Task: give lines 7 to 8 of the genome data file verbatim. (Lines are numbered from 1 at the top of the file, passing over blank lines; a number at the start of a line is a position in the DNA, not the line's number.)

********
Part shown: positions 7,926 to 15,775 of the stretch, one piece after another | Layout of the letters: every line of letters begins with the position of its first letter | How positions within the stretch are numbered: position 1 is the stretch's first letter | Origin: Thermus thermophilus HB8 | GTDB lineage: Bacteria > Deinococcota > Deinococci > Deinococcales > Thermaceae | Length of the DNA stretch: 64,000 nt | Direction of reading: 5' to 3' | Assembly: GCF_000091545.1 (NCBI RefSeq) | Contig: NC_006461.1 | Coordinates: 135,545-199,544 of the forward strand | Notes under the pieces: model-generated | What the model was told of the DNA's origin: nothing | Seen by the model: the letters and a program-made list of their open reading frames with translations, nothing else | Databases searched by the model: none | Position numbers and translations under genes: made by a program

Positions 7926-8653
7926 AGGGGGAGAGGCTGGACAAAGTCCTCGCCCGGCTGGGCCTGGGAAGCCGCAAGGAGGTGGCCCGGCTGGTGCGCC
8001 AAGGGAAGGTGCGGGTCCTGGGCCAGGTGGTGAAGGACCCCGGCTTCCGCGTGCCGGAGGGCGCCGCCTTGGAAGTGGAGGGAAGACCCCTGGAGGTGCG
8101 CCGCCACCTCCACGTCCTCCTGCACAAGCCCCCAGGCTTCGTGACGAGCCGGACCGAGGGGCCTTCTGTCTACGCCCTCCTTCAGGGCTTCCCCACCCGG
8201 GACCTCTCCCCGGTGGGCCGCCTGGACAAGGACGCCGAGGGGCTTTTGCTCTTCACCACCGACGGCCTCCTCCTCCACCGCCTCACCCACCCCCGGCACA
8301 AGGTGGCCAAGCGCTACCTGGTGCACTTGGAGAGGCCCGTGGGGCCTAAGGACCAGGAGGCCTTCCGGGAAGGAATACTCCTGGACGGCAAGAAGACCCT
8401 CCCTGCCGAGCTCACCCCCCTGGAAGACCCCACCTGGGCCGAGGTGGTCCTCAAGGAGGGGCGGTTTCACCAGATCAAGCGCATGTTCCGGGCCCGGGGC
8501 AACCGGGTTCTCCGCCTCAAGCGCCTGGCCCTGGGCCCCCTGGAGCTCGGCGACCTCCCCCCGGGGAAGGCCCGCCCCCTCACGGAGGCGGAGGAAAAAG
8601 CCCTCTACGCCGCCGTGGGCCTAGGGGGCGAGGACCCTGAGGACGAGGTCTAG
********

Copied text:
8301 AGGTGGCCAAGCGCTACCTGGTGCACTTGGAGAGGCCCGTGGGGCCTAAGGACCAGGAGGCCTTCCGGGAAGGAATACTCCTGGACGGCAAGAAGACCCT
8401 CCCTGCCGAGCTCACCCCCCTGGAAGACCCCACCTGGGCCGAGGTGGTCCTCAAGGAGGGGCGGTTTCACCAGATCAAGCGCATGTTCCGGGCCCGGGGC